Introducing a two part series on saving on heating and cooling your home by fixing your crawl space. Our last house had a crawl space under the living room that was a headache for me. My solution was to have my son-in-law crawl in to replace the dead sump pump. I also added a crawl space exhaust fan to move air to the outdoors. The exhaust fan did dry up the crawl space but cost more on the electric and heating bills.
If your crawl space looks something like this photograph then you can save energy and your money. These two articles explain there is a better way that does save energy.
Both of these two posts are guest written by Cynthia Freeney, who is a content developer at Basement Systems Inc the world’s leading developer and provider of basement waterproofing, crawl space encapsulation, foundation repair and basement finishing solutions.
Would you like to save some real money on heating and cooling your home? Worried about your electricity bill and the rising costs of fuel? How does 15% to 35% savings on energy sound?
Well, if you have dirt and/or vented crawl space, this is also the amount of money you are wasting. Money that I am sure you’d like to keep in your pocket or find a better use for.
Dirt floor and vented crawl spaces are the source of so many problems, that they’ve been called a true “housing epidemic”. They trap in moisture from the ground and from the air, and allow mold to grow, wooden structures and insulation to rot, moisture loving pests to move in and remain virtually undetected until some serious damage is done.
They are also the source of many allergy related illnesses, because, thanks to the laws of physics, your family is breathing that damp, filthy (sometimes even toxic) crawl space air with all its airborne mold spores and dust mite pellets (the two main indoor allergens).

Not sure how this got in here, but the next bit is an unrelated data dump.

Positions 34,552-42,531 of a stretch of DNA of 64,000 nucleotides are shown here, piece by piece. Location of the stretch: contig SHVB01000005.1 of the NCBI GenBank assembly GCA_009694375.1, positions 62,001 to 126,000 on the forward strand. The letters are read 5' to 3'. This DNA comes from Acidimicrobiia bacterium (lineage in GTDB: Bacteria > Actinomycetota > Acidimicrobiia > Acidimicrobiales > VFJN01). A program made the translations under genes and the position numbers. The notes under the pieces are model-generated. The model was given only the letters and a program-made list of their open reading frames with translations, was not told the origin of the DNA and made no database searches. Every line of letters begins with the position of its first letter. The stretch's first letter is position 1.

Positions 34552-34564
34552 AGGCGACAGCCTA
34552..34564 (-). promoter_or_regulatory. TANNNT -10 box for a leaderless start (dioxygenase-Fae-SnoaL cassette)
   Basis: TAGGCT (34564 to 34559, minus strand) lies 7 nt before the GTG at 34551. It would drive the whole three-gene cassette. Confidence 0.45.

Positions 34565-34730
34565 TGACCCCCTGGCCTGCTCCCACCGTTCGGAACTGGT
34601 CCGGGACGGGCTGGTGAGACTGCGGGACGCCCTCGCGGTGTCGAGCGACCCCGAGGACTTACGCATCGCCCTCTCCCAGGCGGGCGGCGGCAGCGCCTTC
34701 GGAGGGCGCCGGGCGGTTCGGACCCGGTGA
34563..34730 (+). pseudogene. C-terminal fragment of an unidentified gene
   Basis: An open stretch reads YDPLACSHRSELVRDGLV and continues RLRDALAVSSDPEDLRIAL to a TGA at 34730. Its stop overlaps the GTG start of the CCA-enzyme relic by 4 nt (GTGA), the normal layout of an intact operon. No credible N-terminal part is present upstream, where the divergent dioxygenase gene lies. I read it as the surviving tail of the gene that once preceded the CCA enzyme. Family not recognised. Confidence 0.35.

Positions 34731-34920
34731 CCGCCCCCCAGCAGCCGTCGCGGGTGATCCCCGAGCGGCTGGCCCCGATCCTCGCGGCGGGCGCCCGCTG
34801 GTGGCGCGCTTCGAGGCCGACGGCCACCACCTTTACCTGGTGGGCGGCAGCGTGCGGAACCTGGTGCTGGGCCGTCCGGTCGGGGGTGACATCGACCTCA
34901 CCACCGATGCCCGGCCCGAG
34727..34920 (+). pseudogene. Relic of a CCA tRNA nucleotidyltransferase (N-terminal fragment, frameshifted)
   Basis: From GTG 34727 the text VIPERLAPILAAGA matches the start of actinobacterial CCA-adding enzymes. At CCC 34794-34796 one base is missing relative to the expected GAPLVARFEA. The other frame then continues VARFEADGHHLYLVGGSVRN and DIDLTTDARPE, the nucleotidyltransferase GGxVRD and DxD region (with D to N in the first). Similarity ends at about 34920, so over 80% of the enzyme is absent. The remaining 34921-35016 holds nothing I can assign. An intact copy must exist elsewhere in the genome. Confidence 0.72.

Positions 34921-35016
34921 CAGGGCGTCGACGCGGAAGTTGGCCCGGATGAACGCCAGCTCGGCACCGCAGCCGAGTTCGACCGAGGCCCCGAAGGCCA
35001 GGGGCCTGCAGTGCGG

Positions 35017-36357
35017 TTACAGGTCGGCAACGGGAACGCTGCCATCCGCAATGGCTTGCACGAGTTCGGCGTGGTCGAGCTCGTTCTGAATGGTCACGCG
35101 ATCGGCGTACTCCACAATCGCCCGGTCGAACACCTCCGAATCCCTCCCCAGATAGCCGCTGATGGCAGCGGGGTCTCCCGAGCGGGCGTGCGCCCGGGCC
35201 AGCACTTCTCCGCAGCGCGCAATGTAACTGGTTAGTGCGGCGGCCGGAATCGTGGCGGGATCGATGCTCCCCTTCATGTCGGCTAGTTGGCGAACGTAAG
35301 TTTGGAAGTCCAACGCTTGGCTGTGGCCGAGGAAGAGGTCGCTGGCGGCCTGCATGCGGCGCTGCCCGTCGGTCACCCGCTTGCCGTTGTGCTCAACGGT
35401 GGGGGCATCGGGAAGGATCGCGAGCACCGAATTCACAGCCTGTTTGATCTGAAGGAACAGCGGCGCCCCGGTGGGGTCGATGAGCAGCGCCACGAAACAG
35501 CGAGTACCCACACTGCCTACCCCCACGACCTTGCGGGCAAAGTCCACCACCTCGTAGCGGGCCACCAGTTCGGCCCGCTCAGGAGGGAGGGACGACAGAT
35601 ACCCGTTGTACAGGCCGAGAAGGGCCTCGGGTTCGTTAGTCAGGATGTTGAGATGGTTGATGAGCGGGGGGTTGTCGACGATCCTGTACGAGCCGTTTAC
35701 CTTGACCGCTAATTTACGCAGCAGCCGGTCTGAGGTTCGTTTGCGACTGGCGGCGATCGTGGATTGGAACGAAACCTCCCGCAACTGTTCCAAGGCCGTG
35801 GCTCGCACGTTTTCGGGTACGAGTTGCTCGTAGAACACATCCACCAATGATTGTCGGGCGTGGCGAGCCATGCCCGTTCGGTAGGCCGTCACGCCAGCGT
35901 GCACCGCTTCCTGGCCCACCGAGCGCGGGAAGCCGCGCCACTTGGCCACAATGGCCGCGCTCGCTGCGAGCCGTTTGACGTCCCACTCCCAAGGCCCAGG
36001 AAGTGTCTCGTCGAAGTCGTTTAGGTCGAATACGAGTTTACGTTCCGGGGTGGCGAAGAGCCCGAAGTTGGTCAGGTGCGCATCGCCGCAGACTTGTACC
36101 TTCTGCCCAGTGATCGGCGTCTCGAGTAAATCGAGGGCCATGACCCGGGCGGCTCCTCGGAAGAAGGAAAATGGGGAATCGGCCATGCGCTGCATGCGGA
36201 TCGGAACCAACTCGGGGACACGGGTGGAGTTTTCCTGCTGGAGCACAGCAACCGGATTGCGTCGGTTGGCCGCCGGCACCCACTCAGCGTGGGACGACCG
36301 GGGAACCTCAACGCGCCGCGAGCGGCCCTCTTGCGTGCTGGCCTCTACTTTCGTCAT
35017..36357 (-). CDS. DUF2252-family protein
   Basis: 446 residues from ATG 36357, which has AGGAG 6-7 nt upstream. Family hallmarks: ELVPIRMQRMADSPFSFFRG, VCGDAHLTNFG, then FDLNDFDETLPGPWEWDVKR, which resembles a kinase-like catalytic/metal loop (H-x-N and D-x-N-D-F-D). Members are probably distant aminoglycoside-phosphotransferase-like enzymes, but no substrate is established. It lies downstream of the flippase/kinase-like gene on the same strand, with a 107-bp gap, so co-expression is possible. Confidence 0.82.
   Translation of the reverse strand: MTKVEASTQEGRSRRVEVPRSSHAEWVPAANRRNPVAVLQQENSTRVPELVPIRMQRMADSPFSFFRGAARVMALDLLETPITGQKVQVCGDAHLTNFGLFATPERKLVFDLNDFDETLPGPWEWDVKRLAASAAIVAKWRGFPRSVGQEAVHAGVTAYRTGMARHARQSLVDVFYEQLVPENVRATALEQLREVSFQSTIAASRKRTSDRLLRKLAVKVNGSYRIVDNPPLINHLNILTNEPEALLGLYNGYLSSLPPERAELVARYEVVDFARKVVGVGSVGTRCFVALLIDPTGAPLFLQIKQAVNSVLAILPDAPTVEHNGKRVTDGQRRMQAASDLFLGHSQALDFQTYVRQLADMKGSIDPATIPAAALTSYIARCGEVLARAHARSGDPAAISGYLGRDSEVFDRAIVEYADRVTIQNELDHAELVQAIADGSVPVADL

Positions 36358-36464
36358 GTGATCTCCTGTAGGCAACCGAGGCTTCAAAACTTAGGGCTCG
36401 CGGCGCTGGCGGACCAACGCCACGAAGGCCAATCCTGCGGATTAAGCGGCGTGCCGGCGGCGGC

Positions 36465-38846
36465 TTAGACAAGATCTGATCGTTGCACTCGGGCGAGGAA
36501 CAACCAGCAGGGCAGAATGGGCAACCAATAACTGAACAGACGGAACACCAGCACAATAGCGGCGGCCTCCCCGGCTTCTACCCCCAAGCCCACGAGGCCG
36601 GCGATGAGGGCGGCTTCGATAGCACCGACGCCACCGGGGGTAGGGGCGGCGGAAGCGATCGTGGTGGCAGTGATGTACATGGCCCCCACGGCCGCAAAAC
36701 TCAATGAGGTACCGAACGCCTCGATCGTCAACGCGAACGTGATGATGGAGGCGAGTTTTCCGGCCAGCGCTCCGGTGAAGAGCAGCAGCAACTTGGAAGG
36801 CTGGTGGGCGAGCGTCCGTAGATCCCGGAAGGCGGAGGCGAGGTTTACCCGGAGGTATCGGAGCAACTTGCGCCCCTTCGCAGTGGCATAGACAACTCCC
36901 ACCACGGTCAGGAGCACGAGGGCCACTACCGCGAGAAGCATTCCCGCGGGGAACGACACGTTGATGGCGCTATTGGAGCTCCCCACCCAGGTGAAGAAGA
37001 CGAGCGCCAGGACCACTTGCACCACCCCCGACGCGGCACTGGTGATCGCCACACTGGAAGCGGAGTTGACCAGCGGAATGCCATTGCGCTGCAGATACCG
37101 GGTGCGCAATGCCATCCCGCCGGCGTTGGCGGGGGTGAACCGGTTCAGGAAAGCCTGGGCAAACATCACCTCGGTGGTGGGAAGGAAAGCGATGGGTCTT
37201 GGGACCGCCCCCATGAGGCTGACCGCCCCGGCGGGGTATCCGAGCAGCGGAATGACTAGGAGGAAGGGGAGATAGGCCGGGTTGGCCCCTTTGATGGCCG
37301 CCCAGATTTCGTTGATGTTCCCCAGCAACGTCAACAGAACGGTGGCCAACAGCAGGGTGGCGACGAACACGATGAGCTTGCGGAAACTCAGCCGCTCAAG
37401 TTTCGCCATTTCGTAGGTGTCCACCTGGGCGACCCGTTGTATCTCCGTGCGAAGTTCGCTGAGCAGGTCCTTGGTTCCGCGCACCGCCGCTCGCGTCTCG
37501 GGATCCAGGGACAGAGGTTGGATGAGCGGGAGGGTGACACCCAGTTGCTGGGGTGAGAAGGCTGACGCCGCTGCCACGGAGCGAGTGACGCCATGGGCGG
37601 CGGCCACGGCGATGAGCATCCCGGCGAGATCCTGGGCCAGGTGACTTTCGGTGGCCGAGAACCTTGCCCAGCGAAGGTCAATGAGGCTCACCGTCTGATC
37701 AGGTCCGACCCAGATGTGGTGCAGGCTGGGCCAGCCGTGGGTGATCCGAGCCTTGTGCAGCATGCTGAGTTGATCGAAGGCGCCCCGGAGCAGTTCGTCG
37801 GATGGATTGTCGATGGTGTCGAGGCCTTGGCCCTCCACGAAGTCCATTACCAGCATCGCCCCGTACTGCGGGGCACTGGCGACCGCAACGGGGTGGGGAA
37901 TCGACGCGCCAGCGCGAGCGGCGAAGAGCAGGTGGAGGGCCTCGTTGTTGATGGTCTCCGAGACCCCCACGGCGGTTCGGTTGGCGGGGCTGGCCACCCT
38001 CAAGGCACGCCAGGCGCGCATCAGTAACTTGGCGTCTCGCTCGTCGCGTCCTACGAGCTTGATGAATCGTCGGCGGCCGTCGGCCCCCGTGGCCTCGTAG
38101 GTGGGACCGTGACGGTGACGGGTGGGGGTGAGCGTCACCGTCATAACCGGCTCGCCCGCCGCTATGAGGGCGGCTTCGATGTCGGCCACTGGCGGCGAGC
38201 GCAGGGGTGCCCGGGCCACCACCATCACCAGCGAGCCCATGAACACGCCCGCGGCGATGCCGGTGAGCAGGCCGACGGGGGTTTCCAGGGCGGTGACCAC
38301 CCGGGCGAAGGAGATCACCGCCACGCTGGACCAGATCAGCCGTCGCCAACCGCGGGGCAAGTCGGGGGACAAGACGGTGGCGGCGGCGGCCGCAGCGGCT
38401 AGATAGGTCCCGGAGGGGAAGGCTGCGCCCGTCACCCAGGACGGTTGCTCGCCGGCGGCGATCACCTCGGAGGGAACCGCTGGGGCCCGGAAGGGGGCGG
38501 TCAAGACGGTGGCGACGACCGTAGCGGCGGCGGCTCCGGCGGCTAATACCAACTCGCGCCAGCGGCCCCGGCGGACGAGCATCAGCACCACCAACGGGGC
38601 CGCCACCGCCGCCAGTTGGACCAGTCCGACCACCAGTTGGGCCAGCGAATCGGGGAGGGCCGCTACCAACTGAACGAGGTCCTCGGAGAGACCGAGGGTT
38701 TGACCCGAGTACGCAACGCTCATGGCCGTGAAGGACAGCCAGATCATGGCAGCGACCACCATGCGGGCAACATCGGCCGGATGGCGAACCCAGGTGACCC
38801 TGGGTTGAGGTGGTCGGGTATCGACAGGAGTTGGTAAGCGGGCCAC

The heated air inside the house tends to rise (remember why hot air balloons fly?) and escape through the upper levels of the house. As it happens, this air must be replenished with “new” or “makeup” air from the outside that is sucked in at the lower levels of the house, meaning your crawl space or basement. It is called a “stack effect”.
How does the crawl space air get into your home? As it turns out, air is a very small thing and will get in through just about any opening, and will bring with it all the allergens and contaminants currently lurking in the crawl space.
So if you have a dirt and/or vented crawl space, 1/3 of the air you breathe in your home, is coming from there.
But, what does it have to do with your
Well, crawl space air is humid, damp air and that moisture is brought indoors by the stack effect. And, humid air costs a lot more to heat and cool - 15% to 35% more, depending on how big your crawl space is, how big and how many levels your home has.
If you have ducts running through the crawl space, the energy loss can be even more significant, (up to 50%), due to duct leakage and condensation.
In conclusion, dirt and/or vented crawl spaces are bad news: for your pocket, your home and your health.
Vented vs. Closed Crawl Spaces: the truth once and for all.
Before we get to the proper techniques to close and encapsulate a crawl space, we will need to talk a bit about building science and the logic behind some regional building codes because, when trying to fix your crawl space, you might find out that your local building code either allows it only under specific conditions or strictly forbids it.
Building codes are, in most part, the reason why
today’s buildings are safer than ever. But, when it comes to crawl spaces, many
local building codes across the
Why some building codes still think it is a good idea to treat a crawl space differently from a basement, is something hard to understand. If it doesn’t make sense for you to keep your basement windows open during the winter, why do they think it is a good idea to leave the crawl space open? The laws of physics that regulate air and moisture flow remain the same, whether your home stands over a basement or a crawl space.
Fortunately, more and more building codes around the country are adhering to the new technologies and hopefully, vented and dirt floor crawl spaces will soon become a thing of the past.
So, now you’ve checked your local building codes, hopefully you’ve got their OK, and you want to go ahead and have your crawl space encapsulated.
Our next post will show you the proper techniques and technologies to do it.
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